Herald JournalHerald Journal, Oct. 10, 2005

Relief at the pumps: gas-saving tips

By Liz Hellmann
Staff Writer

It’s no secret that gas prices have sky rocketed and show no signs of lowering any time soon, but consumers need not feel helplessly trapped, destined to dig ever deeper into their pockets at the pump.

There are a number of gas- and money-saving options available, from buying a new car to improving the gas mileage on an existing car, and a few tricks in between.

Finely tuned relief

There are simple ways to upgrade a vehicle’s performance, some of which cost virtually nothing, but can save a bundle.

Making sure a vehicle is properly serviced is number one in obtaining good gas mileage, according to the professionals.

“Just because a car with 100,000 miles hasn’t had service done to it, doesn’t mean it doesn’t need it,” Don Artmann of Big Don’s Carthedral in Lester Prairie said.

Fixing a car that is out of tune can improve gas mileage by an average of 4 percent, while fixing a serious problem could improve mileage by almost 40 percent.

Todd Machtemes of Waconia Ford has already seen an increase in people who are especially interested in properly maintaining their vehicles.

“We are running some service specials on tuning up because some people are hanging on to their current vehicles a little longer than they may have anticipated,” Machtemes said.

The first order of business in properly maintaining a vehicle is to check and replace air filters regularly.

“Air filters and fuel filters are most important on fuel-injected cars, and most overlooked,” Jeff Petersen of Jeff-Ex in Montrose said.

Petersen suggests checking them along with checking the oil. The air filter is held in place by clips under the hood and can be checked easily, but the fuel filter is under pressure and should be handled by a professional.

Clean filters keep impurities from damaging the engine, resulting in better gas mileage.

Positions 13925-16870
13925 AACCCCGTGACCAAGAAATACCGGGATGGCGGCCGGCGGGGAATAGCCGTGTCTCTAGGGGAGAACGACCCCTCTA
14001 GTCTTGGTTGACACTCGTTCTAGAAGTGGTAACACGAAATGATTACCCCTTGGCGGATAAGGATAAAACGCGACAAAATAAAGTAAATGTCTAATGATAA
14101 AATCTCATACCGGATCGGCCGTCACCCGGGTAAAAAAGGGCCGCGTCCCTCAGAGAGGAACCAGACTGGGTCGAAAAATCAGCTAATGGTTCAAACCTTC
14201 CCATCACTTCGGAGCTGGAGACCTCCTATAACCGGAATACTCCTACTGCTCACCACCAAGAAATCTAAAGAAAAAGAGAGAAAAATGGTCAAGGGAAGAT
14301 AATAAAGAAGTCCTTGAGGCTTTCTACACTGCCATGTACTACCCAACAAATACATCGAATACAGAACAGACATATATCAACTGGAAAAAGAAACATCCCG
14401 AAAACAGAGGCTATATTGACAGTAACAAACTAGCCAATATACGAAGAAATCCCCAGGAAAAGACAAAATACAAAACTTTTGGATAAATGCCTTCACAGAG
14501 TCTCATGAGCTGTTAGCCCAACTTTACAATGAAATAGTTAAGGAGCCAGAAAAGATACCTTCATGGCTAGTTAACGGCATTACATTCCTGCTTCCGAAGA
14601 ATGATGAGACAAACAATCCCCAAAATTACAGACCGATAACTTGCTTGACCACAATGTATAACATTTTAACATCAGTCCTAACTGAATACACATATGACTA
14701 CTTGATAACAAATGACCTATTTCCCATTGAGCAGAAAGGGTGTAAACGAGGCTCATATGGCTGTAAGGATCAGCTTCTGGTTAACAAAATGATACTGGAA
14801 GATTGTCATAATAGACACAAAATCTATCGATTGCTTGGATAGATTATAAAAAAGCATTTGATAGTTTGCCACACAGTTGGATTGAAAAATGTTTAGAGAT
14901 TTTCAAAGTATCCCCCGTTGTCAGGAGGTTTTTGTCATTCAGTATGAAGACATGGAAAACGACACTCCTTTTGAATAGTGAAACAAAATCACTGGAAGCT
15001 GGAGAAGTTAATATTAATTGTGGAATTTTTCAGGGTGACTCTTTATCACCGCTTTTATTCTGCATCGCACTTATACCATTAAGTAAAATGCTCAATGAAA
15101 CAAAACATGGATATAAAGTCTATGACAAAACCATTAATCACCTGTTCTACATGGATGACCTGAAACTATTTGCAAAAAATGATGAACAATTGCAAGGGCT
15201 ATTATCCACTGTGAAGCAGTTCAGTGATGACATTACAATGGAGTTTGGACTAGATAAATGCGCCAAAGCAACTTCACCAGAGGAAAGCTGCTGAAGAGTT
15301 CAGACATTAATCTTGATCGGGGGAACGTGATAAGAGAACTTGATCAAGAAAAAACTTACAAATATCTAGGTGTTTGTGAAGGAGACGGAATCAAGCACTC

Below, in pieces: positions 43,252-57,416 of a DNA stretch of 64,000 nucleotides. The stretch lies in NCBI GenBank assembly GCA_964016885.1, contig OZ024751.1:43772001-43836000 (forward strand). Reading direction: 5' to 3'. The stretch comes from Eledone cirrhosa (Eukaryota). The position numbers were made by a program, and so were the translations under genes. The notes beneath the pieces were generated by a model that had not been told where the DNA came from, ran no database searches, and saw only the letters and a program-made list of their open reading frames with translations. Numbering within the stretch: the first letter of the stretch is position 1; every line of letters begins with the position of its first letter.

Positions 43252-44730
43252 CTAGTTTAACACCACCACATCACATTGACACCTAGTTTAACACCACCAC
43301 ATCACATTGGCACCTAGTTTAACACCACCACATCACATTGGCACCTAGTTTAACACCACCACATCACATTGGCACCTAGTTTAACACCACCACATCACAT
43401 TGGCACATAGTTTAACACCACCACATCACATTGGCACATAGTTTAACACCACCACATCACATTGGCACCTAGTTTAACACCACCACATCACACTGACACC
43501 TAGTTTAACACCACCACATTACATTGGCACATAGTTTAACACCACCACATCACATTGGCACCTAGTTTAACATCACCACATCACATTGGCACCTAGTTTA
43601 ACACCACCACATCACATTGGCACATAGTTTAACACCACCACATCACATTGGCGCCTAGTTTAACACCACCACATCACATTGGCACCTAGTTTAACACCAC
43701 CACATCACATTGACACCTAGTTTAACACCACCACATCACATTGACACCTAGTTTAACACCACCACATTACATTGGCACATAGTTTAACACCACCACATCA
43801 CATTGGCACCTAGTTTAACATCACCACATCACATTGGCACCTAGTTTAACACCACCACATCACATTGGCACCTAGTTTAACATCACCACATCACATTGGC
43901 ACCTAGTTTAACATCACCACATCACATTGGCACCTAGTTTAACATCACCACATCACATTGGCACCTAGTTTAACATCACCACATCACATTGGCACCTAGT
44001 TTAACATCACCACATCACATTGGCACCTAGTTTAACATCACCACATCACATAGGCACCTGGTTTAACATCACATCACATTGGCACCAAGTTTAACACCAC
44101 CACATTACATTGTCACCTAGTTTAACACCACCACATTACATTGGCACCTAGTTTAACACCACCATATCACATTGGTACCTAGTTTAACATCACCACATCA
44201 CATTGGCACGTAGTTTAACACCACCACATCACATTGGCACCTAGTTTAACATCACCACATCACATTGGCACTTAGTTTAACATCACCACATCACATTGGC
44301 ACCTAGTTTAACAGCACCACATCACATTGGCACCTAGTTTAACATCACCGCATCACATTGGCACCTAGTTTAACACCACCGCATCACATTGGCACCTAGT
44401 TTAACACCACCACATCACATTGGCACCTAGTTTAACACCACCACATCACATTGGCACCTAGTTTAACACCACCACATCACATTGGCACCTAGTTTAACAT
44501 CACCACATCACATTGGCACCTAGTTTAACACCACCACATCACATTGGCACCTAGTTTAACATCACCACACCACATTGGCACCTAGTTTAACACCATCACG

A fuel-injection cleaning service is next on the list, which gets the carbon out of the system, and can gain a mile or two every gallon, according to Al Cafferty of Bryan’s Service in Winsted.

Other tips include using the recommended grade of motor oil for the engine, and maintaining tire pressure. Not only do properly inflated tires help boost miles per gallon, they are also safer and last longer.

Finally, proper vehicle maintenance breaks down to common sense.

“Set a basic maintenance schedule, and stick to it,” Cafferty said. “Be smart and know what your car is telling you.”

Drive in the savings

Poor gas mileage may have more to do with the driver, than the vehicle. By observing these tips, a person can improve his or her vehicle’s gas mileage without popping the hood.

Be wary of speeding. A lead foot not only runs the risk of incurring a speeding ticket, but may also be racking up extra dollars at the pump.

Each vehicle reaches its optimal fuel economy at a different speed, but gas mileage usually rapidly decreases at speeds above 60 mph. Driving 65 mph could be comparable to spending an additional $0.21 per gallon, as opposed to driving 55 mph or even 60 mph.

Using cruise control can help steady a vehicle’s speed, maximizing its fuel efficiency.

Other fuel burners include rapidly accelerating and breaking, as well as excessive idling.

A car that is loaded down will also burn more fuel. Therefore, avoid keeping unnecessary items in the vehicle, especially heavy ones. An unused bicycle or canoe rack attached to the hood of the vehicle can likewise create more resistance, using more fuel.